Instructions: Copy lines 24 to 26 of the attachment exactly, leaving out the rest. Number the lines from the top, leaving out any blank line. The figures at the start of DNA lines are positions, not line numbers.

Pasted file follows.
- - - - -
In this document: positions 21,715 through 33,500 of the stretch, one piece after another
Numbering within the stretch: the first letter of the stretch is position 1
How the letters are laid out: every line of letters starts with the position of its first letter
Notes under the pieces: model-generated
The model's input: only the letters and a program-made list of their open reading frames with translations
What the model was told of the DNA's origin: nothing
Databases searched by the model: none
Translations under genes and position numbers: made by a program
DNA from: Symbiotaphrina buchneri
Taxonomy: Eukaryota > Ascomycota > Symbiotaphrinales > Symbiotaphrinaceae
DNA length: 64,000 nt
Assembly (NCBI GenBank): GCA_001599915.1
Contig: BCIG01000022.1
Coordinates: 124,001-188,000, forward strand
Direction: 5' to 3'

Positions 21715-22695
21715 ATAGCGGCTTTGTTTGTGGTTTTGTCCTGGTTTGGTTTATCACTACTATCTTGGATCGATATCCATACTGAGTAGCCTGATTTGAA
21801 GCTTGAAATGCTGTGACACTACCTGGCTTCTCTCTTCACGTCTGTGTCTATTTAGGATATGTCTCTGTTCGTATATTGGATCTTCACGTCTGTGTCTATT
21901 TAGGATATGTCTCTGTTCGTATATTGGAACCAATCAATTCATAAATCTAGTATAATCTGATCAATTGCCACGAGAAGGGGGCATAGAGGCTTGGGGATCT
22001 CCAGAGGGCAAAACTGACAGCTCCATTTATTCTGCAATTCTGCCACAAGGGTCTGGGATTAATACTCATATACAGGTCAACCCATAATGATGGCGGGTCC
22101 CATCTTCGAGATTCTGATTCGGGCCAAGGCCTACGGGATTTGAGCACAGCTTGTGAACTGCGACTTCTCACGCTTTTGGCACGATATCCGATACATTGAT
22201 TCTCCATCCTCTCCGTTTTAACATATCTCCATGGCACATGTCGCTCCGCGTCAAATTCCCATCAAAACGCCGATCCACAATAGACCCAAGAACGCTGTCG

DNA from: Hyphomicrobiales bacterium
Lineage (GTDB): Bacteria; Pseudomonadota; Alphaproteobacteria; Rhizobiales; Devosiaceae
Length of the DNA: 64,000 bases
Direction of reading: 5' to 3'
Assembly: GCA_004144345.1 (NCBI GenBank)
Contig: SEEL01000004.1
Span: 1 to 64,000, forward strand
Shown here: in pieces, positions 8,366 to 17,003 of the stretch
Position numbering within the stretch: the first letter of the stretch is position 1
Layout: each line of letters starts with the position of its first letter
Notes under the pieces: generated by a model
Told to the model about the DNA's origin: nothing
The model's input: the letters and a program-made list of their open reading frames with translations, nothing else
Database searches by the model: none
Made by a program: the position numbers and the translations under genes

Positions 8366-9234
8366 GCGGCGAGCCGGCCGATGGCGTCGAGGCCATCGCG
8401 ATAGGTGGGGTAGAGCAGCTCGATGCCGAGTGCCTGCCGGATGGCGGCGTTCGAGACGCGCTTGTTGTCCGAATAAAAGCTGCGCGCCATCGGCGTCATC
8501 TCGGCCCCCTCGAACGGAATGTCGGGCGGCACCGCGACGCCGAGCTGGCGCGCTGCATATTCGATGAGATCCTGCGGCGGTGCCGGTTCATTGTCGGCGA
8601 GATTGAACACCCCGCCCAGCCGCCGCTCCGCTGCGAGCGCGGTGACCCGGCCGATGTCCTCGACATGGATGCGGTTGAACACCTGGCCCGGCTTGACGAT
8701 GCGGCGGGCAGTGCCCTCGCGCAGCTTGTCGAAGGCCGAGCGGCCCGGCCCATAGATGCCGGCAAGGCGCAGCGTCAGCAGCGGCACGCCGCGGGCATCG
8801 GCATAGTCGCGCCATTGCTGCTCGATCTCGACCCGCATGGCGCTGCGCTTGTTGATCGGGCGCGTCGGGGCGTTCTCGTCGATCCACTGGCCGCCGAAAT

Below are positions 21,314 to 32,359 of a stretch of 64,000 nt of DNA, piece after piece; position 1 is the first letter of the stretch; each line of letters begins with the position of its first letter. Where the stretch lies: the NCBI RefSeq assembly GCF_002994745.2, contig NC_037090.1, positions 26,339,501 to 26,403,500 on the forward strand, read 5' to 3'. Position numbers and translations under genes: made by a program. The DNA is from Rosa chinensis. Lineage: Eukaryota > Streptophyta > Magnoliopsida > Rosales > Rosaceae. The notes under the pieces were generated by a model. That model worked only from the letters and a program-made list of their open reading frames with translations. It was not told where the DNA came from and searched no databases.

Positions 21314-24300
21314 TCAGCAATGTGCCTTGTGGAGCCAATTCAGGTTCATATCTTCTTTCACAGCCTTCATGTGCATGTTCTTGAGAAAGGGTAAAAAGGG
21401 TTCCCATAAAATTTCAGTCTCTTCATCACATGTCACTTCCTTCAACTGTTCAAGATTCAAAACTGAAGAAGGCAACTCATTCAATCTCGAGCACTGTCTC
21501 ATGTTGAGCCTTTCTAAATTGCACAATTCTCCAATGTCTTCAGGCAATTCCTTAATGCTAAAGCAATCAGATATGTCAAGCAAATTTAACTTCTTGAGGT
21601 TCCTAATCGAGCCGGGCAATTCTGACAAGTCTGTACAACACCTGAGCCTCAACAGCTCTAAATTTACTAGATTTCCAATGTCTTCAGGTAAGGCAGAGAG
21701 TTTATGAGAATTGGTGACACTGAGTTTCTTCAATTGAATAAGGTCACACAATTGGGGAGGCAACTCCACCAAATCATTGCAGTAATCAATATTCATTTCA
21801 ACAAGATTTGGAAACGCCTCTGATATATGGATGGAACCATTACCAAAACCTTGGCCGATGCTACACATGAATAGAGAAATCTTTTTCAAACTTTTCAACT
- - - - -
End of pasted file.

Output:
Lineage (GTDB): Bacteria; Pseudomonadota; Alphaproteobacteria; Rhizobiales; Devosiaceae
Length of the DNA: 64,000 bases
Direction of reading: 5' to 3'